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Aaron Hernandez to be moved to jail closer to Boston

Lawyers will have easier access

Aaron Hernandez speaks with his lawyers his lawyers, Charles Rankin and Michael Fee.

Josh Reynolds/REUTERS, POOL

Aaron Hernandez speaks with his lawyers his lawyers, Charles Rankin and Michael Fee.

FALL RIVER — Aaron Hernandez will be moved from a Bristol County jail to a facility closer to Boston, a judge ruled Monday, and the former NFL star’s lawyers said they plan to argue that his pending murder trial should be moved as well.

During a hearing in Bristol Superior Court, Judge E. Susan Garsh said Hernandez could be moved from the Bristol County jail in Dartmouth to a facility closer to his Boston-based lawyers, who said they want to be able to meet with Hernandez more easily as they prepare for his upcoming murder trial.

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A spokesman for the Bristol County sheriff’s office said that Hernandez will be moved to a Suffolk County jail, but neither the spokesman nor the judge said when the move would occur.

Hernandez faces three murder charges in two cases. He is accused of killing Odin L. Lloyd in North Attleborough in June 2013, and of shooting Daniel Abreu and Safiro Furtado after an altercation at a nightclub in Boston in July 2012. He has pleaded not guilty to all charges.

The cases have drawn national attention because of Hernandez’s stature as a promising professional athlete before his arrest. Defense attorneys say that attention may make it difficult to find an impartial jury in Bristol County when Hernandez goes on trial in Lloyd’s killing.

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“It is quite possible we are going to file a motion for a change of venue,” said defense attorney James Sultan.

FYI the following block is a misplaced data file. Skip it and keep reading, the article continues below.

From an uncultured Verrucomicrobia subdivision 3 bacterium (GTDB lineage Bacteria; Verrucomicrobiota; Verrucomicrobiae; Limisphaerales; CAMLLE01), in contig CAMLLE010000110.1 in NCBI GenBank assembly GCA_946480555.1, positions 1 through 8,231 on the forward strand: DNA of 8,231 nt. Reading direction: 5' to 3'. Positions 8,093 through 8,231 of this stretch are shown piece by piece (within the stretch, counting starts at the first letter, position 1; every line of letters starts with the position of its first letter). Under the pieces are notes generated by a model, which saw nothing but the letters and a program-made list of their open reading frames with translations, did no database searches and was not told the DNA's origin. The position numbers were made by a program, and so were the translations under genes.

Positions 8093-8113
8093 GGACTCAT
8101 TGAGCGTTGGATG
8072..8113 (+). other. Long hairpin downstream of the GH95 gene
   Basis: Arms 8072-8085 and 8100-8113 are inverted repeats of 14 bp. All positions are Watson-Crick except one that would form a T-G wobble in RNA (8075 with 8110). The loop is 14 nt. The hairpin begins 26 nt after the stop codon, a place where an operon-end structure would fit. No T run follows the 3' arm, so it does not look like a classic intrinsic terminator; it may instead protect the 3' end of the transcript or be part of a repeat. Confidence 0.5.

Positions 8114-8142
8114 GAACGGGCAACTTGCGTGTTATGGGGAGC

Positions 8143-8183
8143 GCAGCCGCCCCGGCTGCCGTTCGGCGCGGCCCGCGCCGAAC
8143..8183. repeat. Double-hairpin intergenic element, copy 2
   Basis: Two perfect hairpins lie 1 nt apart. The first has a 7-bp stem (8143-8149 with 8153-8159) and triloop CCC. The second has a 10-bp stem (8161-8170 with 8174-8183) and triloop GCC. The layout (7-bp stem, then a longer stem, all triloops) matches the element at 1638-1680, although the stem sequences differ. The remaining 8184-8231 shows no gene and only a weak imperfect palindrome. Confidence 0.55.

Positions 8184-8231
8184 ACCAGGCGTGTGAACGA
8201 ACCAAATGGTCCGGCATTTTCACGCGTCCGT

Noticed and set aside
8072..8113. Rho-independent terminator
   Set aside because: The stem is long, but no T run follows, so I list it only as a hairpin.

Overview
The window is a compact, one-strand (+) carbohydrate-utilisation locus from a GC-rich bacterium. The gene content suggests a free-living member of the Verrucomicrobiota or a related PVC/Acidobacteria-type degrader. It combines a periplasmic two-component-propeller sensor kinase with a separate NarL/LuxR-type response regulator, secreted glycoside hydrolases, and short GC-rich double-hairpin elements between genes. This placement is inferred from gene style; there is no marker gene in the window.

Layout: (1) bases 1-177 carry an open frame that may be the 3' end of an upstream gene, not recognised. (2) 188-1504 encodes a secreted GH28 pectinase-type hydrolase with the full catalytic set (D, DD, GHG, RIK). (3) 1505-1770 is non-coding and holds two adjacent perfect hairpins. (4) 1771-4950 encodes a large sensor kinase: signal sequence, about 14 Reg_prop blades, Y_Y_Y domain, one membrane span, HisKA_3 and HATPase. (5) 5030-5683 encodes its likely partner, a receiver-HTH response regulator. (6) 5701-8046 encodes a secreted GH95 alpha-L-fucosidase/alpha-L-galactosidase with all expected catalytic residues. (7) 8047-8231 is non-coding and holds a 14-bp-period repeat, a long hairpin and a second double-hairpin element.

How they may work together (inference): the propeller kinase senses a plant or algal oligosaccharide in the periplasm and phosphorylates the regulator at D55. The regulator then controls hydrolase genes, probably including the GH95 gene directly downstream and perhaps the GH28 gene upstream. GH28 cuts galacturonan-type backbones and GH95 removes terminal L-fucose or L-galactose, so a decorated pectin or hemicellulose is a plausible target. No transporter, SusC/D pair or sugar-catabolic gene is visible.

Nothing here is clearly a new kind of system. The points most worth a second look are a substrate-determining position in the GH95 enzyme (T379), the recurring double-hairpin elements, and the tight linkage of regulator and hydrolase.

Hernandez’s trial in the North Attleborough homicide is tentatively set to begin Oct. 6, but Garsh said Monday that Jan. 1 may be a more realistic date.

“If you all really think Oct. 6 is realistic, then we can shoot for that,” she told the lawyers.

Attorneys for both sides agreed to write the judge a memo within a week about a preferred starting date.

Prosecutors said DNA and forensic evidence in the case is ready, and they could be prepared for an October trial.

But Garsh said jury selection may be a hurdle, and the trial may take months, which could present problems around Thanksgiving and other winter holidays.

If the trial remains in Bristol County and is held in October, Garsh said, the jury commissioner would need to know by the end of this month in order to summon a large enough jury pool.

When it comes time for jury selection, Garsh said the court could model its process on recent high-profile federal cases such as that of mobster James “Whitey” Bulger. Under that system, she said, initial juror screening would happen through a written questionnaire provided to hundreds or potentially more than a thousand possible jurors.

Garsh also ruled Monday that authorities could subpoena local news outlets for raw video footage from the day police searched Hernandez’s North Attleborough home last June. Defense attorneys want to see whether a state trooper entering the home was holding a folder, which theoretically would contain an affidavit authorizing the search.

Hernandez appeared in court Monday in slacks, a dark blazer, and a pink tie. He smiled at relatives when he entered the room. At one point, while conferring with his lawyers before the hearing, Hernandez looked back. His mother, Terri, gave him a thumbs up. His brother, DJ, mouthed, “I love you.”

DJ Hernandez and other relatives declined to comment outside the courtroom.

Bristol District Attorney C. Samuel Sutter said he is looking forward to knowing a firm trial date in about a month. He declined to comment on when he thinks the starting date will be, but said, “We’re ready to go right now.”

Zachary T. Sampson can be reached at zachary.sampson@
globe.com
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